At the same time, the split-operations approach can have significant costs, in terms of maintaining excess capacity at each site and of adding operating complexity. This approach may be more suited to some types of business activities, such as trading, clearing, and settlement, than to others. Other business-continuity models may be able to provide a high degree of resilience. Over time, technological change will significantly affect the range of business continuity strategies and, importantly, their relative costs and benefits.

Whatever operating model they chose, financial institutions clearly are reassessing the range of scenarios they need to address in their business-continuity planning. Such scenarios posit effects on business operations over much broader geographic areas than previously imagined (such as a city or a metropolitan area) and involve consequences that could harm or significantly disperse an organization's critical employees.

Institutions are also exploring methods to provide a greater diversity of telecommunications services and to eliminate points of failure. Contract provisions and audit oversight of telecommunications vendors may heighten attention to this critical vulnerability. At the same time, many recognize that overcoming telecommunications vulnerabilities will be extremely difficult given the current physical infrastructure. In the longer term, establishing diverse telecommunications methods (such as Internet and wireless) and moving toward wider geographic diversification of operations may address these vulnerabilities. Industrywide discussions with telecommunications providers may help institutions to avoid some of the vulnerabilities exposed on September 11. Some institutions are reexamining arrangements with disaster-recovery vendors because they have found that these vendors' "first-come, first-served" policies mean just that.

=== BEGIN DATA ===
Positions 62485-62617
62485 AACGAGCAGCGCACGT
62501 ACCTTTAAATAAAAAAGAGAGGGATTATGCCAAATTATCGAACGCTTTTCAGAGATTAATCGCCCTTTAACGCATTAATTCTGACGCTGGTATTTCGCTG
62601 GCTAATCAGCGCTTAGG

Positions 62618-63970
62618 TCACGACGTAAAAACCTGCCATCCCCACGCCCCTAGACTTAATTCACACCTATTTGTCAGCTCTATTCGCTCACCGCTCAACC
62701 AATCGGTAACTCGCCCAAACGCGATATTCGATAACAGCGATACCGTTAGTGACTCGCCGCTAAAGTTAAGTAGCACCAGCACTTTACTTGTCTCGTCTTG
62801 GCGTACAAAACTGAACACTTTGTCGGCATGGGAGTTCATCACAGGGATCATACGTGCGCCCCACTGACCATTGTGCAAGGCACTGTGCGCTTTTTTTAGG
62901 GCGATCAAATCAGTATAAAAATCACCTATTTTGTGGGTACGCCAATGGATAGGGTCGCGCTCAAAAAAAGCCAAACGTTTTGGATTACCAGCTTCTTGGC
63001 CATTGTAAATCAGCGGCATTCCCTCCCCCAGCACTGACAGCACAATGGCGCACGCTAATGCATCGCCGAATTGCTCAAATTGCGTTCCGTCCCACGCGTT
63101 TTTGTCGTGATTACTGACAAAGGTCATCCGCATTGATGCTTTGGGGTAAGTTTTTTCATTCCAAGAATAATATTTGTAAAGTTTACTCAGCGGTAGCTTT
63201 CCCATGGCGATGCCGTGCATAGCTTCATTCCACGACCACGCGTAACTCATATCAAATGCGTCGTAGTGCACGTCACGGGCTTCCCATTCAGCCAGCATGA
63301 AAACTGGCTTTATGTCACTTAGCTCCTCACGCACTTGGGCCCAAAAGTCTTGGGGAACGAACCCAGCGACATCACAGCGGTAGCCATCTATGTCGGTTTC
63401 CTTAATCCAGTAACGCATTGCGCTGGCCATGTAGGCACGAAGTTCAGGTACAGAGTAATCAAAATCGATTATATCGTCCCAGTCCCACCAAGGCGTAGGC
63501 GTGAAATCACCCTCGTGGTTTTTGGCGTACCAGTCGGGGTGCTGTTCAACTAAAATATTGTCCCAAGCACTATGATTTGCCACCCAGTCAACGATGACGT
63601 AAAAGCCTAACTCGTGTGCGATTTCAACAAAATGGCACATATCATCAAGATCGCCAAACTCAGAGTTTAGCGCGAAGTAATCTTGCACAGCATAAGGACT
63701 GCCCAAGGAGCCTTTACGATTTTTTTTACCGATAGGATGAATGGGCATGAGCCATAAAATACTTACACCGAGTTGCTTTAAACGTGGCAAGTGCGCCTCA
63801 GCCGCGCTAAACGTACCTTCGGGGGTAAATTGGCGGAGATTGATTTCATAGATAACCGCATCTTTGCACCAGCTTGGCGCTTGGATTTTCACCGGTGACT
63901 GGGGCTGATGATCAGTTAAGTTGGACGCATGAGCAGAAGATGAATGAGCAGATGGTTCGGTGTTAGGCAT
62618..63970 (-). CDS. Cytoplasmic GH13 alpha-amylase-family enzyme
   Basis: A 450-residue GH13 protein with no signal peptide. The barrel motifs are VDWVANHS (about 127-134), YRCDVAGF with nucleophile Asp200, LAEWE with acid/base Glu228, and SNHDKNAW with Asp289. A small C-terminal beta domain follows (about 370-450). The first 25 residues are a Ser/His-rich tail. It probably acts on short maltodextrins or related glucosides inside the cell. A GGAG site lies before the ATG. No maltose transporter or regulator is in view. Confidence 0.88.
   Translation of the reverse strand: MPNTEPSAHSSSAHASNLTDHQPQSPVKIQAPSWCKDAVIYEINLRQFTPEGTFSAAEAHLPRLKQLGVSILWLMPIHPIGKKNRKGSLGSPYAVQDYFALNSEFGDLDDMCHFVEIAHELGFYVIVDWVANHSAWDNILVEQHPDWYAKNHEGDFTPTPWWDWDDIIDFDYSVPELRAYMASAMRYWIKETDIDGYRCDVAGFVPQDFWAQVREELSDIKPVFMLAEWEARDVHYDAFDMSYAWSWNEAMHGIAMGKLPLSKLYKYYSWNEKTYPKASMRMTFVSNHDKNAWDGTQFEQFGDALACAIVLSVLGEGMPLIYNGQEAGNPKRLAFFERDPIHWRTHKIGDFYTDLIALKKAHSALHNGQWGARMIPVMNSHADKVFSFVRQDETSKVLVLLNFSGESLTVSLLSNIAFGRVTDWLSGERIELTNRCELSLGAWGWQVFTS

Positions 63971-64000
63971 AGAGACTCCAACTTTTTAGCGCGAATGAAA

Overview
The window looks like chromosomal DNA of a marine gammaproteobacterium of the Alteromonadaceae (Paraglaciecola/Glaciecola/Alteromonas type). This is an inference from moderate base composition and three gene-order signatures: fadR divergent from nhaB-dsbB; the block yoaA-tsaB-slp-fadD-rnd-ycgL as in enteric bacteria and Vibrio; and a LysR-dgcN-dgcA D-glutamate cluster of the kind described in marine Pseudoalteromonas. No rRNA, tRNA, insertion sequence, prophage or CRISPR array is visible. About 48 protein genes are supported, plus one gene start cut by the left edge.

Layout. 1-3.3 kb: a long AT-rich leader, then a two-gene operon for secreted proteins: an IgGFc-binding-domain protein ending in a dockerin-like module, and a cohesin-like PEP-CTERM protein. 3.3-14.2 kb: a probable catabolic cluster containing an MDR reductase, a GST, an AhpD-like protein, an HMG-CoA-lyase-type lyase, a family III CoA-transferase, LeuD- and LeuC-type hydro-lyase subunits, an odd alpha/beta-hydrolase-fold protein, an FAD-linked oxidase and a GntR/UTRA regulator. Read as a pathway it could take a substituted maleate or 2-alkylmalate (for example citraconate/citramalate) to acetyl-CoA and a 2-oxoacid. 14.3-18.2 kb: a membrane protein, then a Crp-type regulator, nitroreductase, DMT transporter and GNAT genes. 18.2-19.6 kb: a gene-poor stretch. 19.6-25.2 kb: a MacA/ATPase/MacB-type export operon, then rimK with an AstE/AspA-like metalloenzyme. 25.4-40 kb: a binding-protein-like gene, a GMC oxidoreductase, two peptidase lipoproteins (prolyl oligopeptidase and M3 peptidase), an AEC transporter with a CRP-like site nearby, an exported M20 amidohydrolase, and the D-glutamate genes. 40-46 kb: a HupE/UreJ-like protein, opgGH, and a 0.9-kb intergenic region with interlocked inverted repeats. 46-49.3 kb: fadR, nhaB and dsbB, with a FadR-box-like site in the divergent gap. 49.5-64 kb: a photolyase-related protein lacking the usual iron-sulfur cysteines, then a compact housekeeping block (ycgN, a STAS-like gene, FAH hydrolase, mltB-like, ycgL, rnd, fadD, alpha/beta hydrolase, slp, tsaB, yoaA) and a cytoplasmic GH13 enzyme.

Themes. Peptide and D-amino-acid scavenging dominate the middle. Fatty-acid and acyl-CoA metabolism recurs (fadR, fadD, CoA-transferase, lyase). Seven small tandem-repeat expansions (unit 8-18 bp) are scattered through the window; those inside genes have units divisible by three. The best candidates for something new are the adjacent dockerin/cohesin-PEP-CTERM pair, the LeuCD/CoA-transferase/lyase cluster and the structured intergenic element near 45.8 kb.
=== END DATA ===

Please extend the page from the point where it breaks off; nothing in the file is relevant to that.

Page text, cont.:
Testing of backup plans is also receiving renewed focus. Testing is seen no longer as a compliance issue or an item on a checklist but as a critical part of business operations. In the wake of September 11, many market participants found themselves operating from their backup sites and discovered they had problems connecting and communicating with the backup sites of other displaced entities. As a result, financial institutions now seem receptive to coordinated testing between backup facilities.

In addition, several public and private-sector initiatives have begun to examine the issue of coordinated crisis management communication. Overall, I believe that financial institutions are addressing many of the key vulnerabilities. In large part, the market will demand this. Customers increasingly require assurances that their financial institutions' operations will continue as expected even in the event of a disaster. We need to maintain our focus on this issue even as the harsh memories of September 11 fade. We must also find ways to make business-continuity planning more consistent, more coordinated, and more transparent across the industry. With that in mind, I will discuss some of the steps that regulators are taking.

Steps Regulators Are Taking
The Federal Reserve and other financial services regulators want these lessons to be addressed before the next disaster, whenever and whatever it may strike. First, we are talking to our industry colleagues about appropriate sound practices. However, I would stress that we still have a lot to learn from financial institutions and from experts in business-continuity planning. No one knows for certain which threats (both man-made and natural) we are most likely to face in the coming years. We have much less experience modeling and predicting these operational risks than we do credit or market risks, and indeed some threats may be too idiosyncratic to be modeled at all.